At the beginning of his statistical career Hotelling came under the influence of R.A. Fisher, whose Statistical Methods for Research Workers had "revolutionary importance", according to Hotelling's review. Hotelling was able to maintain professional relations with Fisher, despite the latter's temper tantrums and polemics. Hotelling suggested that Fisher use the English word "cumulants" for Thiele's Danish "semi-invariants". Fisher's emphasis on the sampling distribution of a statistic was extended by Jerzy Neyman and Egon Pearson with greater precision and wider applications, which Hotelling recognized. Hotelling sponsored refugees from European anti-semitism and Nazism, welcoming Henry Mann and Abraham Wald to his research group at Columbia. While at Hotelling's group, Wald developed sequential analysis and statistical decision theory, which Hotelling described as "pragmatism in action".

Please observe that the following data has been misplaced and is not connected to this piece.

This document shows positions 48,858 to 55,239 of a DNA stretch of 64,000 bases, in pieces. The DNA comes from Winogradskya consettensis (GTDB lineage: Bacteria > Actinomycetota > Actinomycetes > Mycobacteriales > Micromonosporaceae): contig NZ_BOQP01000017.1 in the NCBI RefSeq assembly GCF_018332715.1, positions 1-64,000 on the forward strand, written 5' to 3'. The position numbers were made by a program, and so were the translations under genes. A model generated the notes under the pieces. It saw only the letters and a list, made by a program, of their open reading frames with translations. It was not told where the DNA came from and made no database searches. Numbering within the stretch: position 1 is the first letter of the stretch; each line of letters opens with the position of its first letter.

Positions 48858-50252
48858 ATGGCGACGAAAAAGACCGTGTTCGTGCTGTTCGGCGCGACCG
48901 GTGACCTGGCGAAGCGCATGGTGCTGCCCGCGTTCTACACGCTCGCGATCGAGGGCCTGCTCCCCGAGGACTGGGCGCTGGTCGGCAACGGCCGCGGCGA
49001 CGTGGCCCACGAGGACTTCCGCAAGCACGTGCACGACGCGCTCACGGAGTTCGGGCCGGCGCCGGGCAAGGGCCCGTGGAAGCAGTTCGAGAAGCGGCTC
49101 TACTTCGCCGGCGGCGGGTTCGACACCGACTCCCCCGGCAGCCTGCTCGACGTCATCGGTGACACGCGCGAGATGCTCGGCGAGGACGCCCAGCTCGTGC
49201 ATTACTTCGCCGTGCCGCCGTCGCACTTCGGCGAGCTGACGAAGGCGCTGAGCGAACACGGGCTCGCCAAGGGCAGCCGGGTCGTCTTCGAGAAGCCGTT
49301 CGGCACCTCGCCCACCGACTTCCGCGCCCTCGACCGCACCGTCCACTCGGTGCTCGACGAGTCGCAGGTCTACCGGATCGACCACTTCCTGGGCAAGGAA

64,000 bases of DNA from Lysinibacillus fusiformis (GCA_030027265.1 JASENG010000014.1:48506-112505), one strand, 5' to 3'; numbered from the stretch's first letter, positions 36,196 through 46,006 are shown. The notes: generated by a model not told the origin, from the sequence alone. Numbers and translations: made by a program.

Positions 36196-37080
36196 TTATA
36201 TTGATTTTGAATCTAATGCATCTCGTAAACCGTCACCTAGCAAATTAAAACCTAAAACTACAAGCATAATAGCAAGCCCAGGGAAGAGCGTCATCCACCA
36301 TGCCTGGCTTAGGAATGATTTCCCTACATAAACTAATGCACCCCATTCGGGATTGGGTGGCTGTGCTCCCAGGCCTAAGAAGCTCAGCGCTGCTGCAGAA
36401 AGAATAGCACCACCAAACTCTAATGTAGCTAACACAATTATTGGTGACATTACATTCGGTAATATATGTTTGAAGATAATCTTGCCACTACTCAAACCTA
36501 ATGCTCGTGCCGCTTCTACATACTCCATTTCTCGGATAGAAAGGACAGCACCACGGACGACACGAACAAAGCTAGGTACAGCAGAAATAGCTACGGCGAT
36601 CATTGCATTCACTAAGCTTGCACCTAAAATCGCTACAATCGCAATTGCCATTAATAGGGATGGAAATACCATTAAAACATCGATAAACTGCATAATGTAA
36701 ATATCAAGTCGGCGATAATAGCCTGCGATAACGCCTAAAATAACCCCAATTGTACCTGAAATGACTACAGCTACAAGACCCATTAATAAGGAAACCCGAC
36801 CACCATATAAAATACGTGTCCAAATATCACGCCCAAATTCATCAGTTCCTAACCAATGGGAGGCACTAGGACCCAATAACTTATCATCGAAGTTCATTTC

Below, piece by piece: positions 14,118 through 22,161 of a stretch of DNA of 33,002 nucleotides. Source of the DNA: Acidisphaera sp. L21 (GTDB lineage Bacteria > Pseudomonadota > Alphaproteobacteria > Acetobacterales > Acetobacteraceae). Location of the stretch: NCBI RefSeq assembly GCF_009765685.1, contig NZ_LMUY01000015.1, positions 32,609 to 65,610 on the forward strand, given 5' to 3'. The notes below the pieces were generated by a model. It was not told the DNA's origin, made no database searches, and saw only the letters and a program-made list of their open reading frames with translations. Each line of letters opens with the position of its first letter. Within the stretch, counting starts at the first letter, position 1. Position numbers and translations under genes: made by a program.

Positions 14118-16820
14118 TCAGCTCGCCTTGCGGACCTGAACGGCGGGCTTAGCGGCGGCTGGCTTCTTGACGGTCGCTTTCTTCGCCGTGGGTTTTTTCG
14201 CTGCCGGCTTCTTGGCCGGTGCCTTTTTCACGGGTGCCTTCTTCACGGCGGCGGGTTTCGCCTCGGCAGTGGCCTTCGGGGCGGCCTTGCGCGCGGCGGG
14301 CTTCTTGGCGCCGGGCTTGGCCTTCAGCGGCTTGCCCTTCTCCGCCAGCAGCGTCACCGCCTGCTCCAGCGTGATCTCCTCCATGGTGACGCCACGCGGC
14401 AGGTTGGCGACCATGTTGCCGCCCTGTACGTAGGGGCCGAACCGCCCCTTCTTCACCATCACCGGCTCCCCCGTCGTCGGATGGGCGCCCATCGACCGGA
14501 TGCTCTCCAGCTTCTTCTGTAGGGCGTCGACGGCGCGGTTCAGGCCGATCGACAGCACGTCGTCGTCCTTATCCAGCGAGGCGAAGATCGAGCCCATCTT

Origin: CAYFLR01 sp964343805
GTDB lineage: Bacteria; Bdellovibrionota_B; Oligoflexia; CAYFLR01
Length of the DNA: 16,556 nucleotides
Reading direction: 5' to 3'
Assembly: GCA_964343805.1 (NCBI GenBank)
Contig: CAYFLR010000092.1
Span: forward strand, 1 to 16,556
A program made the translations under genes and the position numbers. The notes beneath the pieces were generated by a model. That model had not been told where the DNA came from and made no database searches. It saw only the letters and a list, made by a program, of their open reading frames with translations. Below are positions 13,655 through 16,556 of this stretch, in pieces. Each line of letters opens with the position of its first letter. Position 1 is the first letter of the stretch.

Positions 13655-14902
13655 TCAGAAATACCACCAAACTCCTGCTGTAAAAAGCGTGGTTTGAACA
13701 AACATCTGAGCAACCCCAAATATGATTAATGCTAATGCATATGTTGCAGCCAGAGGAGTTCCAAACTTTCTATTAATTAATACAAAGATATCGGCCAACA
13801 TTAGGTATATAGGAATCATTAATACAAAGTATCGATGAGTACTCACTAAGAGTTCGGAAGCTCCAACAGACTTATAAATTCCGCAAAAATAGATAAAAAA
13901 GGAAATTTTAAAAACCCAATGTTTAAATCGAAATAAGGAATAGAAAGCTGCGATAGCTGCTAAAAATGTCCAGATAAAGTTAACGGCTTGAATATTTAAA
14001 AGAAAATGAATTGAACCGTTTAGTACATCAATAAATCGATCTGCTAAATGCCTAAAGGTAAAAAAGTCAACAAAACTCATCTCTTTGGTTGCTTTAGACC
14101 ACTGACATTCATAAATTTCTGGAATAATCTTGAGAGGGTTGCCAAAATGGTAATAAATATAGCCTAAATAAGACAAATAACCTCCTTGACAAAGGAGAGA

In the United States, Hotelling is known for his leadership of the statistics profession, in particular for his vision of a statistics department at a university, which convinced many universities to start statistics departments. Hotelling was known for his leadership of departments at Columbia University and the University of North Carolina.
Hotelling has a crucial place in the growth of mathematical economics; several areas of active research were influenced by his economics papers. While at the University of Washington, he was encouraged to switch from pure mathematics toward mathematical economics by the famous mathematician Eric Temple Bell. Later, at Columbia University (where during 1933-34 he taught Milton Friedman statistics) in the '40s, Hotelling in turn encouraged young Kenneth Arrow to switch from mathematics and statistics applied to actuarial studies towards more general applications of mathematics in general economic theory. Hotelling is the eponym of Hotelling's law, Hotelling's lemma, and Hotelling's rule in economics.